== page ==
Digital Displays That Dazzle
In the past, for a sign to be engaging, it simply had to be different – something novel like a 3D billboard or lights chasing around a marquee. But while those and other distinctive effects could capture attention, their messages were set, sometimes literally etched in stone.
Enter electronic message centers (EMCs). While not without their own parameters, what you can say and do within their space and with their software is nearly limitless. Add light effects; swap hundreds of colors; post words or symbols in any font and in endless sizes; or toss in sound effects, photos or animations. With so much versatility, it’s no wonder these digital displays are enjoying growth in the sign industry.
BIG KID ON THE BLOCK
YESCO (Phoenix) is no stranger to electronic message displays. When they were tapped for the Block 23 project, they had only been working on the maintenance and repair of signs for the town’s Cityscape project. However, the Block 23 development also landed in the downtown Legends Entertainment District, in which YESCO had already built and installed many outdoor static billboard displays. Because these areas overlapped, the company was asked to create the dynamic display to showcase the property’s features and events as well as those of the surrounding venues.
Not only was the display dynamic, it was also immense. In fact, the Block 23 sign is currently among the largest of its kind in the state. “Being involved in providing [this] outdoor electronic display in Arizona was of great interest to us,” Senior Account Executive Tim Lambson said. “This large LED sign adds to the other billboard-type signs we have installed in the district and [has also] widened the range of YESCO’s ability.” While initially YESCO was tasked with creating the digital display, as the project progressed, the Block 23 representatives offered them the opportunity to add more advertising displays and wayfinding.
The client provided architectural concepts that the shop incorporated, and the project developer had commissioned conceptual architectural renderings that showed the display position on the current elevation, Lambson said. YESCO then enhanced those concepts in order to present the solution and final display design. The clincher was an animation they did showing how the display looked and worked on the building.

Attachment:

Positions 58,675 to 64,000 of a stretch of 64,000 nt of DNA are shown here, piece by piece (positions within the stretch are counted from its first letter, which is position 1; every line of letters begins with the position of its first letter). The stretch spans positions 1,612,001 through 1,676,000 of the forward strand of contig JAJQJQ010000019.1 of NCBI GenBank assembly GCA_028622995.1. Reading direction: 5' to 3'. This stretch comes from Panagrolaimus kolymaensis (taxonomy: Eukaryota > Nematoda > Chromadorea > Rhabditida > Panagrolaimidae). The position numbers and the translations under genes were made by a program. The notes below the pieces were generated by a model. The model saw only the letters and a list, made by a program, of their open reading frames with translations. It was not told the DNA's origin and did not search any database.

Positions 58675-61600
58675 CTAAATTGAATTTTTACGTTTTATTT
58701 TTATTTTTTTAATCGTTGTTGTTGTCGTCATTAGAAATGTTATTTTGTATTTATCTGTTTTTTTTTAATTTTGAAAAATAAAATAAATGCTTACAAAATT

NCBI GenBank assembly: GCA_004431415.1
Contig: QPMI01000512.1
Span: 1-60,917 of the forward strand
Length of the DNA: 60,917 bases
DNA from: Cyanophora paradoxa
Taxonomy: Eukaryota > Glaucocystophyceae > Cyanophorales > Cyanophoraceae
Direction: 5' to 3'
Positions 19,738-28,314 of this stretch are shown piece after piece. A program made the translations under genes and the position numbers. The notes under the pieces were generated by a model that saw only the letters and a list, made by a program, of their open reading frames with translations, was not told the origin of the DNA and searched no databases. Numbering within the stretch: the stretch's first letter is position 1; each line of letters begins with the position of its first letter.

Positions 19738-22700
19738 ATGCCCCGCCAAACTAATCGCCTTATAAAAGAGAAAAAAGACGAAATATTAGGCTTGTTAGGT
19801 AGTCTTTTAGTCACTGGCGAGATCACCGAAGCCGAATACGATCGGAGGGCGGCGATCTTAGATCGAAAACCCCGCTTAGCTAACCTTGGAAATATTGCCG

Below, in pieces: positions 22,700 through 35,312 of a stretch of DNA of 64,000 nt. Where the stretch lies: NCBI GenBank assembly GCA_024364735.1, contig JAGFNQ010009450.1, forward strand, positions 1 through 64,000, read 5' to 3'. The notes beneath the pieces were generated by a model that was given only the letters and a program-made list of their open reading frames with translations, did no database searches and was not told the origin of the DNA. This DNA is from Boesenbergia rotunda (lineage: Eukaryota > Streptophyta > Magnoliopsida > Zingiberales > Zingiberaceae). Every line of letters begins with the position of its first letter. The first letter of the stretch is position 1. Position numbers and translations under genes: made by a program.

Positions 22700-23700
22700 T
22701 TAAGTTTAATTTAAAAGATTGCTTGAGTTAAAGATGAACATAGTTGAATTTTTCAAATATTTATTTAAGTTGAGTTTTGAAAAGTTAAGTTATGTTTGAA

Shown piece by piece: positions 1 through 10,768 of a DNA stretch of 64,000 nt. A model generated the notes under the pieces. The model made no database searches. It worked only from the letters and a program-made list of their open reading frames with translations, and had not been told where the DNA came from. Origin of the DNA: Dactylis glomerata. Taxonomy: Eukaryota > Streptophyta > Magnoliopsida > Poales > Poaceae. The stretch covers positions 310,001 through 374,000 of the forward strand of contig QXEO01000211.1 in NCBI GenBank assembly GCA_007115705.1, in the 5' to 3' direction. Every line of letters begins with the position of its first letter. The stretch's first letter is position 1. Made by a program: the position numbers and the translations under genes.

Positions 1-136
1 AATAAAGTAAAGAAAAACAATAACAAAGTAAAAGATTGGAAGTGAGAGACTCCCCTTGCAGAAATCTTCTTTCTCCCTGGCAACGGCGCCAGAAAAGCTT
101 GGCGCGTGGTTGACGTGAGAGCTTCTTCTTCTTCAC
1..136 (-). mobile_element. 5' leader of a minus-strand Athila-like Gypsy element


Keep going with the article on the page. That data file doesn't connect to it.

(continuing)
The simple design was created in CorelDRAW, while the 3D animation was produced using Adobe After Effects. For the display itself, YESCO used a Daktronics 10-mm SMD that measured 828-pixels high x 2,844-pixels wide, and used standard industry equipment and tools to fabricate the tube-steel structural frame with aluminum cladding for the surround.
Creating and installing an EMC also has its share of constraints. Once the design is in place, you have to wait for the display to arrive, which involves the longest lead time of the whole project. “A display of this size is shipped in several truckloads and sections over a period of weeks. Having the yard space to store and stage the sections for installation is critical,” Lambson said. “Coordinating the assembly and installation of an electronic display requires a high level of communication with the client, contractor, electrician and the customer’s IT department for the communication method and operation of the display.”
Constraints and wait times aside, Lambson predicts the demand for (and size of) EMCs will only increase as the overall cost of electronics keeps decreasing and the displays trend toward tighter resolution.
MOVIE MONUMENT MARCHING ORDERS
When Washington state’s Naval Air Station Whidbey Island received an Installation Excellence Award to fund the project of modernizing and improving the task of theater marketing, the preservation of the station’s Skywarrior Theatre was included. The station’s on-site contractor, Skookum Contract Services, invited The Sign Post (Bellingham, WA) to bid on the project. The company’s representatives showed up to the bid with their Samsung demo trailer, which included 16-, 10- and 6-mm digital displays. The client chose the 10 mm, and The Sign Post left with both their trailer and a new contract.